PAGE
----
Professionals offer students a glimpse into the future of entertainment

The entertainment industry poses many opportunities for graduating students, but what to expect can be uncertain in such a volatile industry.

Providing valuable insight into this and the future of the entertainment industry, three SDA Board of Councilor shared their expertise and experience on how the industry is changing during a CareerSeries@SDA event in the fall. Speakers included Sony Pictures Entertainment Executive Vice President of Visual Effects Lori Furie; CEO of Legendary Pictures Josh Grode, who is also the SDA Board of Councilors chair; and producer Brad Fuller (A Quiet Place, The Purge series, Tom Clancy’s Jack Ryan). The conversation was moderated by current SDA senior Alejandra Villanueva.

Imminent changes

For Grode, monetization and the way producers get paid is going to change significantly. “The multiple ways. We get paid is going to change. Which means we have to make the remaining types of way we monetize our content more valuable. And so that’s causing us to make whole new range of decisions on the type of content we make and how to market that content.”

Furie and Fuller also pointed to the unprecedented number of films being shelved due to the widespread closure of movie theaters. “The films that studios believe have a lot of juice in them, the studios will hold,” said Fuller. “But nobody knows when things will open back up.”

Although the eventual reopening of theaters will make the risk that studios are undertaking worth it, there are other considerations to keep in mind. “It will be a really interesting traffic jam when theaters open up,” added Furie. “Does it make sense to release a movie when you can only have 30 percent of an audience?”

This is one of the many newfound business considerations that can be attributed to the COVID-19 pandemic’s unforeseen changes on the entertainment industry.

COVID’s affect on the entertainment industry

The three guests all agreed that the  pandemic has accelerated prevalent shifts in the entertainment landscape.

As many Americans are working and learning from home, the entertainment industry has had to do the same. For Furie, this was exhibited by post-production and editing of films being done out of editors’ homes. “Visual effects kind of led the charge for working from home when the shutdown happened,” shared Furie.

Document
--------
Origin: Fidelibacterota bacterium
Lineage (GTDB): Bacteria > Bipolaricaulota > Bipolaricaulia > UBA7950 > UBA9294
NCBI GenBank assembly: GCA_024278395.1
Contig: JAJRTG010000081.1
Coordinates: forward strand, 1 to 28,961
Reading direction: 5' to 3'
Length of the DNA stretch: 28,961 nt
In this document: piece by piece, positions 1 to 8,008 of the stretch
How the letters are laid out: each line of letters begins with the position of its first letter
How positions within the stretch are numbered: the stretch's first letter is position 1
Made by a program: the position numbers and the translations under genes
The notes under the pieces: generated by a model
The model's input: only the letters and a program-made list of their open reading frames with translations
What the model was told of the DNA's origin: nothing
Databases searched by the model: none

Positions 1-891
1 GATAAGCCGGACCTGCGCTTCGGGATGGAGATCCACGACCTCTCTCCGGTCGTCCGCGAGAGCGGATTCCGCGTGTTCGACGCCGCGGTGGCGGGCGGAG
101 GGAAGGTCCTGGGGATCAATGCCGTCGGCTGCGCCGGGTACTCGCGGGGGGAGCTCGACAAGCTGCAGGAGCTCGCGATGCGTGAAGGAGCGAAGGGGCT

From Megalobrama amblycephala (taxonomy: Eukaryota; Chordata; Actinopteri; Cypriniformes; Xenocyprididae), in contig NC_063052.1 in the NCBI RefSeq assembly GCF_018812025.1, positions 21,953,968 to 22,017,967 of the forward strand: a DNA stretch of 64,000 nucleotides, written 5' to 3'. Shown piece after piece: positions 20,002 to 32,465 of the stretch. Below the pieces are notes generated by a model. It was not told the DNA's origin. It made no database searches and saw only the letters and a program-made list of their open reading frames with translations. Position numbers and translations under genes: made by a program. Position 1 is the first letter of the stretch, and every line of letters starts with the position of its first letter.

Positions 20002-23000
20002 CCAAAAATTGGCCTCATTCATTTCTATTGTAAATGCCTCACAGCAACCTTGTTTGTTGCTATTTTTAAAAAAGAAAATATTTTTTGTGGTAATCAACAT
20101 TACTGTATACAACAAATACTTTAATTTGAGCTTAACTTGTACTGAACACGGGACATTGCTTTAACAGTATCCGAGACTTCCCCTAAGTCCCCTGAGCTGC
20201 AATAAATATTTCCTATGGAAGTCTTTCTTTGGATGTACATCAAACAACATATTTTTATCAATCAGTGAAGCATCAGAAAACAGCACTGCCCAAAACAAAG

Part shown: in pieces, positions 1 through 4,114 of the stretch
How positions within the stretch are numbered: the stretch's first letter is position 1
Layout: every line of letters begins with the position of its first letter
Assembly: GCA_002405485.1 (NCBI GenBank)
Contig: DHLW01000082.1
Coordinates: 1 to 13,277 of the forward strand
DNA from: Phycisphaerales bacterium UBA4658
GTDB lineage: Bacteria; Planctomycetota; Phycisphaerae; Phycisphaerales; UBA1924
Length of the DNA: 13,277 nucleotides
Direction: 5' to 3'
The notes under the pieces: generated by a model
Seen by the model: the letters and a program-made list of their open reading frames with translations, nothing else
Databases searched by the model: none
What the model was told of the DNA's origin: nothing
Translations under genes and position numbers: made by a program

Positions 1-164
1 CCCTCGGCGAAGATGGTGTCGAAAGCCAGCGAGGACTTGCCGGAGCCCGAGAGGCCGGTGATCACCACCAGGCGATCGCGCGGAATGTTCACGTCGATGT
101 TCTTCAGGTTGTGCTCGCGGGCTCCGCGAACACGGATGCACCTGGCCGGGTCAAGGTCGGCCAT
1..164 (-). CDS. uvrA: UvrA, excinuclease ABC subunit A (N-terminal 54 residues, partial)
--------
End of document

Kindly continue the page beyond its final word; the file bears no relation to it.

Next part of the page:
In addition, other areas of the entertainment industry, such as auditions, have become remote. Despite the initial inconvenience presented by self-tapes, Grode sees digital auditions as an opportunity. “The ability to understand how to do that as a performance, and deliver a performance through something like this and have people pick up on it, [is] invaluable,” said Grode.

Despite these breakthroughs, other areas of the industry have not transitioned as easily. According to Fuller, “The theatrical business is on hold.” The producer recently had to pause production of his TV show Jack Ryan due to Greece and Hungary, the countries they planned to shoot in, beginning another shutdown.

Despite the hardships presented by the pandemic, all three could agree that it will eventually pass and reassured students that the entertainment industry still holds many opportunities for graduates of the School of Dramatic Arts.


Fuller emphasized the breadth of resources available to students. The first being SDA’s location in Los Angeles, which Fuller calls “an incredible resource.” On top of that, “Your classmates are your biggest resource,” suggested Fuller. “And when you find people that you like and you can work together, those relationships can last for decades.”

Furie encouraged students to not be discouraged by the industry. “I don’t think there’s one right path … Where you start may not be where you end up.” Furie continued, “If you start in TV, it doesn’t mean you can’t work in movies. If you start in theatre, it doesn’t mean you can’t work in TV. There’s a lot of crossing back and forth these days.”

Adding on to Fuller and Furie’s previous sentiments, Grode revealed to students that “The day you got accepted into the School of Dramatic Arts was your first day in the industry.” To him, students should focus on what they want to do within the industry, instead of thinking how to enter it. “Now that you’re in it, the people that you know have gotten a lot larger. You collaborate with those people to move yourself forward and help you realize what you want to accomplish.”